Saturday, January 17, 2009

Human Nature Part I

There seems to be a paradoxical aspect of human nature that may help explain the penchant for aggression and violence. On the one hand, humans as members of a family, group, tribe or nation, are able to work harmoniously with cooperative effort towards goals that benefit everyone. This collective behavior operates effectively; unless, severe catastrophic conditions such as profound environmental calamities, famine, epidemics, etc disrupt this cohesiveness, or an individual is plagued with mental illness. I believe that this capacity for concerted endeavor is wired into the human brain as a result of millions of years of social evolution.

Juxtaposed to this natural propensity for harmonious behavior is the equally potent fear and mistrust of those outside the community whether it is family, group tribe or nation. Fear can trigger the body, directed by various chemical signals from the brain, to react with the classic “flight or fright” response. The urgency of such a reaction, precludes rational thought or reasoned consideration; it is a purely survival mechanism. This propensity is also wired within the fabric of the human brain.

As individuals, we are often confronted by choices that may illicit responses dictated by either of these pathways. I view this as a life long struggle between the voice of intellect and reason and that of the emotions. It is both these aspects that define us as humans; we can not extricate them from our being; that would be wholly useless endeavor.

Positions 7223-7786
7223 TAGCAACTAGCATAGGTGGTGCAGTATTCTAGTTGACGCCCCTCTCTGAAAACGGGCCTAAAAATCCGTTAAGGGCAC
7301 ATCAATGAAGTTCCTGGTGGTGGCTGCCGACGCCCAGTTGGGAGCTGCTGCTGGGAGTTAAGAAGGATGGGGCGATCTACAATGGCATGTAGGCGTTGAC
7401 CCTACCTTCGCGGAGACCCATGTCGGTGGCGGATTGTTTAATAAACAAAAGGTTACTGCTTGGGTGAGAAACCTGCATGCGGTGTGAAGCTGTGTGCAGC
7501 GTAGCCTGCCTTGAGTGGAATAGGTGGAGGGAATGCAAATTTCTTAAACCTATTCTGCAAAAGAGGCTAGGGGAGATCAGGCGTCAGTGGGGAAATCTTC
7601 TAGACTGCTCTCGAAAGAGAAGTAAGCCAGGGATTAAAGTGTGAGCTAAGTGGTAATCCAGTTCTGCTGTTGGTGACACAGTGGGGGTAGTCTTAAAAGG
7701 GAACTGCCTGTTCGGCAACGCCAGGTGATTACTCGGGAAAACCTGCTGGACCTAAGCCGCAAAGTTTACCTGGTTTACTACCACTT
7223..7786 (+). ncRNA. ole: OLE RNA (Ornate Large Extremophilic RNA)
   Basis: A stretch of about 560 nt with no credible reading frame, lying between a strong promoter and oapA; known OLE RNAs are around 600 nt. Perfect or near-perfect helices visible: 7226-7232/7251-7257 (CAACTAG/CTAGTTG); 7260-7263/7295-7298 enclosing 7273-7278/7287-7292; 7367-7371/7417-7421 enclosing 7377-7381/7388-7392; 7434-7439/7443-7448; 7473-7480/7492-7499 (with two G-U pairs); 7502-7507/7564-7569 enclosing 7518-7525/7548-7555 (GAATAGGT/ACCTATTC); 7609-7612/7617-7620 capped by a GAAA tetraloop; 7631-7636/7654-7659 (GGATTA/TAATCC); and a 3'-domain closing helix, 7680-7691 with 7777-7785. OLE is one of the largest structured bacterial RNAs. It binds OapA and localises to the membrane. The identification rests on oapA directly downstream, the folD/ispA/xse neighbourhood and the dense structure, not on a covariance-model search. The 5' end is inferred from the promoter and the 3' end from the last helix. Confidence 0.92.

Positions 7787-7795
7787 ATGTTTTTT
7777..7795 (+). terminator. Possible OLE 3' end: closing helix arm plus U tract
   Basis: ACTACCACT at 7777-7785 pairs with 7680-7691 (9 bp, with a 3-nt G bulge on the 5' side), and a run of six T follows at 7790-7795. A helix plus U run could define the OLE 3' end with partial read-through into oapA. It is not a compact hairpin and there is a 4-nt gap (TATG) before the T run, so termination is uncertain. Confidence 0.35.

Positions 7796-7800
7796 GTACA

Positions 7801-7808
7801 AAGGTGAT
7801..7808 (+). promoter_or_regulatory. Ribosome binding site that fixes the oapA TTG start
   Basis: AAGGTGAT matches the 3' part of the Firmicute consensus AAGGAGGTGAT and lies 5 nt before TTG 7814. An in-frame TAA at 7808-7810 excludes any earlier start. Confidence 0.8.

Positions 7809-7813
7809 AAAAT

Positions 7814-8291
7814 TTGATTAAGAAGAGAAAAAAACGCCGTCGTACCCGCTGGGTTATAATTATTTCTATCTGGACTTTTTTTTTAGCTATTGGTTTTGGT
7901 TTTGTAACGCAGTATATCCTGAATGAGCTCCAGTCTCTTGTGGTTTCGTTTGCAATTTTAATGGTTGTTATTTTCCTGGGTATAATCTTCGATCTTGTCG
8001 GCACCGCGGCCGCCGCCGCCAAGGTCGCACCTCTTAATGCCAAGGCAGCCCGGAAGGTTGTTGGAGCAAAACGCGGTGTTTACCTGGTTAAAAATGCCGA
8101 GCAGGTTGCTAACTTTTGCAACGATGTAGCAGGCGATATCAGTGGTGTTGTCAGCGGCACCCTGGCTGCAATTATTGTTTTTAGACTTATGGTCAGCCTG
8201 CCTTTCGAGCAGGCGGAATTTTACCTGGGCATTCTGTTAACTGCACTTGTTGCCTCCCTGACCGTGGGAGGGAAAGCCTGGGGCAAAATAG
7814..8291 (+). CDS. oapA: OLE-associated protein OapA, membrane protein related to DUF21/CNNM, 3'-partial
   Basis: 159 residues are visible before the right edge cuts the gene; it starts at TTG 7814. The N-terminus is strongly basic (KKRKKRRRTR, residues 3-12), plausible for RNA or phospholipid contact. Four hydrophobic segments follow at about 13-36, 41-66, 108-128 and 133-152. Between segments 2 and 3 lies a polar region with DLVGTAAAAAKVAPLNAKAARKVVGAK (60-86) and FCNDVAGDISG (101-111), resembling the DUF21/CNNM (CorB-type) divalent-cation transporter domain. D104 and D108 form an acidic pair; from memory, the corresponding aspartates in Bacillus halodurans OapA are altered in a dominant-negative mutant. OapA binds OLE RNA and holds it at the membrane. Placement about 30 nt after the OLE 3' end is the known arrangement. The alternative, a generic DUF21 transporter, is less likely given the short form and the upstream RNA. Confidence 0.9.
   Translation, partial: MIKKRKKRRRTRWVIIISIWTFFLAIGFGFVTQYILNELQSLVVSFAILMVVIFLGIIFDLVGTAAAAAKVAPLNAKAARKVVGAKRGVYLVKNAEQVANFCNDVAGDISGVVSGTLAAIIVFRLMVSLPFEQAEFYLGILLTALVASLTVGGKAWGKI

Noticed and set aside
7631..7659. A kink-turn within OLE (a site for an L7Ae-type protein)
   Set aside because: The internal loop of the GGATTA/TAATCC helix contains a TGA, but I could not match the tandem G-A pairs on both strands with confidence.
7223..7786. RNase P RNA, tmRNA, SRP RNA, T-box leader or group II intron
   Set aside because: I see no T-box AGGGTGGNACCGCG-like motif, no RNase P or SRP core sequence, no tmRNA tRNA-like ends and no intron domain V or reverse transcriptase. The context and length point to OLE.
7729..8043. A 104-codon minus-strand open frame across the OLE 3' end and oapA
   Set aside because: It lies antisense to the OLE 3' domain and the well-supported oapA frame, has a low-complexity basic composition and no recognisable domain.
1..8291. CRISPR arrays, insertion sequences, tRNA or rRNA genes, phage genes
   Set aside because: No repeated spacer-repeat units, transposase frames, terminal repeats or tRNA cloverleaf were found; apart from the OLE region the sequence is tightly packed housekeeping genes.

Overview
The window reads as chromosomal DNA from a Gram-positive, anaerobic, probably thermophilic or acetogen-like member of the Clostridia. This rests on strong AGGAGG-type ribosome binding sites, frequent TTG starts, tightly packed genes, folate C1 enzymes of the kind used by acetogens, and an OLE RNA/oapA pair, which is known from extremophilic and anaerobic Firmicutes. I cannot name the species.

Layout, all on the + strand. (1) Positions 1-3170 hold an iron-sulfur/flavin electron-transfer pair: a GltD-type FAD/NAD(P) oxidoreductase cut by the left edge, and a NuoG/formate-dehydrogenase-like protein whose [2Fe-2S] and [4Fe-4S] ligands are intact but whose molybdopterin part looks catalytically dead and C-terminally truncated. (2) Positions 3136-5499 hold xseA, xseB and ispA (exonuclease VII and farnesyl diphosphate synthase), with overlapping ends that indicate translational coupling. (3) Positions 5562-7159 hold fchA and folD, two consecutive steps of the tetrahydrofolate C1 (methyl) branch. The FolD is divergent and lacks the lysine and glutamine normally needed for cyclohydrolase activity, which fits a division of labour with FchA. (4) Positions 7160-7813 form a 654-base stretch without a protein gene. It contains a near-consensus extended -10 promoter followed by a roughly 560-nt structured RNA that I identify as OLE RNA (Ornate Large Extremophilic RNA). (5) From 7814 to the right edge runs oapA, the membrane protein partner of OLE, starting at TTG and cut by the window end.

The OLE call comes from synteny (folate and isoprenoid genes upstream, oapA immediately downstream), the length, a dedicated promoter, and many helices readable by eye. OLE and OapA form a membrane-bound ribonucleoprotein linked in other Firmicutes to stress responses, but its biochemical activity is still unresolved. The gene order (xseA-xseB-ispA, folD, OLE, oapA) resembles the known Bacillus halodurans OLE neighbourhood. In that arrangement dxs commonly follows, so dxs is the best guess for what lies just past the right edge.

The path that a society chooses in confronting possible collective conflict or crisis, i.e. the path of reason or that of the emotions, depends largely upon education. If the culture at large condones and encourages violence as a legitimate response to threat and punishment as the primary means to promulgate justice, then individuals within that culture will adopt these methodologies. However, if the intellect and reason are the attributes that are encouraged and nurtured, then an entirely different set of outcomes are possible.

Although human civilization has tended in the past to succumb to the reactive pathway as dictated by hostility and fear, this does not preclude alternative outcomes in the future. The utopian ideal for human societies is not outside the grasp of human history. We need, as a species, to reeducate ourselves and transform our view of self and other.

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